It is another snowy day, so painting from photo reference. This is from Condon, Oregon. I am trying to really simplify...less is more, etc. I took the photo when I was walking our dog early in the morning. These very elaborate silos are about a block away from "downtown" Condon. I absolutely love painting rural scenes in Oregon.
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Peeking Out...


Another day painting at the gallery...gallery sitting does have some advantages, it is 8 hours of painting (when we are not busy). Also, customers seem to like seeing a person actually painting while they walk about the work.

This is from a photo I took on one of our road trips. Generally on a painting trip I can complete (mostly)only 2 plein air paintings, so I take a lot of photo reference for studio work during these frigid months. Snowing outside the gallery, so a slow day.
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Painting at the Gallery


Winter Light (Damascus, Oregon)
As a collective member of Tumalo Art Co. (www.tumaloartco.com), I gallery sit two days a month. Luckily, this gives me a time to paint. This time I tried out my new tiny Guerilla Box...everything fits into a small backpack. No excuses for not getting out to paint (if it ever stops snowing)! This is from a photo I took last week on the west/wet side of Oregon. This little shed was quite beguiling...all caved in, with brambles...
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Another Little Shed...


Shed in the Desert
I am currently so attracted to these little buildings in the middle of nowhere. At one point this little shed served some purpose...at least a purpose significant enough for it to be built. However, by the time I visited it, it appeared to be abandoned. I am not sure the electrical wires actually attached themselves to a current power pole. The shed was in northern Nevada.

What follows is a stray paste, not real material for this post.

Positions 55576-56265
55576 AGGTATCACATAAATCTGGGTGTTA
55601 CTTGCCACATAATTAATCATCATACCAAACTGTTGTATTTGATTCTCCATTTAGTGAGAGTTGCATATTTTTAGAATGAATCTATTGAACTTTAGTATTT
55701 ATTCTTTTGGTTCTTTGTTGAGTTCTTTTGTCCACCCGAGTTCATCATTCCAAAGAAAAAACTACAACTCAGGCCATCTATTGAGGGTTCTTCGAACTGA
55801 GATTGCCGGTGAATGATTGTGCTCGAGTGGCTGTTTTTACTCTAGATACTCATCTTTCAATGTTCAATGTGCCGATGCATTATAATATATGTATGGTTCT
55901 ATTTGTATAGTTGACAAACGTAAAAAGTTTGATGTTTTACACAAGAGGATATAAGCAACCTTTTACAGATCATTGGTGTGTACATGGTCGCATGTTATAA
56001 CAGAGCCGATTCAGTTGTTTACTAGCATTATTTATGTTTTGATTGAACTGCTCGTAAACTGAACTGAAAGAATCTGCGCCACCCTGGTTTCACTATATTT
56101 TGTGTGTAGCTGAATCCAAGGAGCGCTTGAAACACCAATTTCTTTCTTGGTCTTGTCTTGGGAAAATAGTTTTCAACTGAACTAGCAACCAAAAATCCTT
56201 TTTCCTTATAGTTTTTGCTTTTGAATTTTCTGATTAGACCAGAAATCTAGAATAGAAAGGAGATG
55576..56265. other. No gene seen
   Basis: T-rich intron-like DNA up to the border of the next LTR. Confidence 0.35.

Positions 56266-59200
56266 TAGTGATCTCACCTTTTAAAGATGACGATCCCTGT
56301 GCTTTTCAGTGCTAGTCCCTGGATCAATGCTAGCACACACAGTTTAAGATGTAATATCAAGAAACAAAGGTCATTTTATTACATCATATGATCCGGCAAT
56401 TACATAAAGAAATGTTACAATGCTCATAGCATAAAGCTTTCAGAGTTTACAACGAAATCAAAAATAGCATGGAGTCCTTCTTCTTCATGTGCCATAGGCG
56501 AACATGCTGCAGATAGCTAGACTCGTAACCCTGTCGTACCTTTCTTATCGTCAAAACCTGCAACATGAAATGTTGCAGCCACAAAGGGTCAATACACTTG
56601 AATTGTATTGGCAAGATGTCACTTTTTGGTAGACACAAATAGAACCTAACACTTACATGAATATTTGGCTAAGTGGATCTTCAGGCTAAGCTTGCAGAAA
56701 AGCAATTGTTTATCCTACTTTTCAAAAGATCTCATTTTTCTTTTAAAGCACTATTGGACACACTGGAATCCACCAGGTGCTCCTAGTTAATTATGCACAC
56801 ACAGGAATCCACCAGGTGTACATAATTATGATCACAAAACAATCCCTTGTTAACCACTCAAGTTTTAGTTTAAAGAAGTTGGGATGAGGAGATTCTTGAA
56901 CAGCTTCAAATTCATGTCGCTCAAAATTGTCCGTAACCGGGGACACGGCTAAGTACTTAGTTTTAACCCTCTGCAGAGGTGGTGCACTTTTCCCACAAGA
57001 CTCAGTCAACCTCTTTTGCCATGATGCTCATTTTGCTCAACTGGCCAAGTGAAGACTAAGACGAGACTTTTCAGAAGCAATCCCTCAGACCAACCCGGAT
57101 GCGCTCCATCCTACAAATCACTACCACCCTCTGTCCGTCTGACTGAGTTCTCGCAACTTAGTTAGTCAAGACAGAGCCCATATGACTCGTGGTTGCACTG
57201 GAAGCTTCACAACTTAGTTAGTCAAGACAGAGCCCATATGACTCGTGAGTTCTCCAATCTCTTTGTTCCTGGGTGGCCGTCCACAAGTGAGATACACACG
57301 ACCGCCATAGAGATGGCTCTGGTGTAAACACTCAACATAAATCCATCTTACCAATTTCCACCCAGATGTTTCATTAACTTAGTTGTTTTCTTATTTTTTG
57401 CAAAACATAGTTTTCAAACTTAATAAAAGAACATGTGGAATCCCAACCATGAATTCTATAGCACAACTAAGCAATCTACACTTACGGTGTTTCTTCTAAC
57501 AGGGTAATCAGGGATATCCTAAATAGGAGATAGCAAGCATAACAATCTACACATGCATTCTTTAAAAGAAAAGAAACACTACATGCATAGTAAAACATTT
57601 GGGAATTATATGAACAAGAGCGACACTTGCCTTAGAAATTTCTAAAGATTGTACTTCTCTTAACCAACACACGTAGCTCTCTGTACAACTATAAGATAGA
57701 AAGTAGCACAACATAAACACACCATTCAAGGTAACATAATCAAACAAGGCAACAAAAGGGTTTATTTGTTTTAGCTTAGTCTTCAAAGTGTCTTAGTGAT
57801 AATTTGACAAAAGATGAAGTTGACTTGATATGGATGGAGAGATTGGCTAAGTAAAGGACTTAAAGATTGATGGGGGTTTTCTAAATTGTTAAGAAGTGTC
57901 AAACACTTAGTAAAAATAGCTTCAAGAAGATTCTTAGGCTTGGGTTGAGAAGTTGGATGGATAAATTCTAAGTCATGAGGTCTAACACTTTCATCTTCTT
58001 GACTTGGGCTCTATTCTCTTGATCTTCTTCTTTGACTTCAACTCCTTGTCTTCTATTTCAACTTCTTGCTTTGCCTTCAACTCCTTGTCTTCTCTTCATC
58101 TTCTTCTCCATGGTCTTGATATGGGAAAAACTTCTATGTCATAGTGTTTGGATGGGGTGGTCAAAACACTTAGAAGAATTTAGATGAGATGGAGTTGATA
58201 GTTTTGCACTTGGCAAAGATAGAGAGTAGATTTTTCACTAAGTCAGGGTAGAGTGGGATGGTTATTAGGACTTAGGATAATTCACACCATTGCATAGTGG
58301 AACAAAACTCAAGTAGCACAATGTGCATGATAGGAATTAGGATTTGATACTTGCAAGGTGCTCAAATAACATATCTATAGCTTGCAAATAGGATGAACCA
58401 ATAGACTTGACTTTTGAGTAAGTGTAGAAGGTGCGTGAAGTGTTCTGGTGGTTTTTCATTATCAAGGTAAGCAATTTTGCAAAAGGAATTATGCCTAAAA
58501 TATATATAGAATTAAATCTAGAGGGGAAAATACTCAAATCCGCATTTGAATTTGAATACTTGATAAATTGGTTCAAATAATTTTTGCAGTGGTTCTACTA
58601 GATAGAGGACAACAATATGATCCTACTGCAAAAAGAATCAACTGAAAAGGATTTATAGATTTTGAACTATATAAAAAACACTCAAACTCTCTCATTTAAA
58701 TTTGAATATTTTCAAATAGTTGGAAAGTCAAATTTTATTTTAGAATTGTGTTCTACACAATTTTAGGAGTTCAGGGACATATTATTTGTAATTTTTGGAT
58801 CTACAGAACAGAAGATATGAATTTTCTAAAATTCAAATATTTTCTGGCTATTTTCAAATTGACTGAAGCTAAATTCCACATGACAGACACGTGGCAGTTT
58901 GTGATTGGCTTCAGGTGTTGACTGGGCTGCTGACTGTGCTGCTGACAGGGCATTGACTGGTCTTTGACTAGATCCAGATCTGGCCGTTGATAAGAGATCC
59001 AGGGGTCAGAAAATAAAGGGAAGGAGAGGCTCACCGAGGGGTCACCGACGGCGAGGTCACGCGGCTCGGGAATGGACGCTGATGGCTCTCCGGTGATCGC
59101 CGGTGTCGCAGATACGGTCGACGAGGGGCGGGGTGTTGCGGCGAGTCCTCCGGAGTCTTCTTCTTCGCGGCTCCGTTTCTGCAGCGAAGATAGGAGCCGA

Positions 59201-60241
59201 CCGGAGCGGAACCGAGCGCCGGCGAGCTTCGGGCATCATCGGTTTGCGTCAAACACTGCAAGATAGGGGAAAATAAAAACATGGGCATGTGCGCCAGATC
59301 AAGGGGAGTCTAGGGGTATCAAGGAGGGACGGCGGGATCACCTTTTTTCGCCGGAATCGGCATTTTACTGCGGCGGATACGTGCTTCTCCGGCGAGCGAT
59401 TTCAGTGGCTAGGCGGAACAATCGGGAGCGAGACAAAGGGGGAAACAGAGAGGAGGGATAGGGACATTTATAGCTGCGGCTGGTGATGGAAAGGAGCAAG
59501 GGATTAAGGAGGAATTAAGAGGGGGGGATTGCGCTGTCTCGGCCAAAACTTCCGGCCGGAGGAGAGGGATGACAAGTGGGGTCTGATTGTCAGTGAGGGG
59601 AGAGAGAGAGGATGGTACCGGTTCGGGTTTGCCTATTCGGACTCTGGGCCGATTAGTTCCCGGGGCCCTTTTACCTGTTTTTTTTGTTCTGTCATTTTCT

I have recently sold a few of these little shed/abandoned building paintings, so others must share my sense of romance about the abandoned places.
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Two for Dinner


Two for Dinner
We were out of town so my blog was in hiatus. It is good to be back to painting. Our gallery is having a still life show next month. This is a challenge for me as I focus primarily on landscape painting and the occasional figurative work. But after rejecting painting a picture of a corpse with a toe tag (very still life! I am watching entirely too much Forensic Files!) I took a look at two trout we were planning for dinner. I arranged them on an antique table cloth, poured two glasses of wine (this always helps with painting!) and viola. They were delicious, by the way.
Bet you didn't know I had a little 19th century romantic German painter hidden in my soul.
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First Plein Air of 2009


Yesterday was warm enough to actually get out and complete a painting in the field! We went south of Bend and a little east to the Badlands. The place I actually wanted to go was closed (closed from Feb. 1-Aug 1,for Raptor nesting), but one of the trails through the "old growth Juniper forest" was great...and I set up my NEW little Guerrilla Box....(I now have a backpack, the thumb box and all sorts of stuff that weighs nothing!!!) and painted away. Of course, it being the first time out I forgot to bring some of my favorite pigments...so all dark colors were done in Ultramarine Violet....(having forgotten any earth tones!)...
This was a great day...painting, walking the dog, seeing a number of other dogs...it doesn't get any better than this!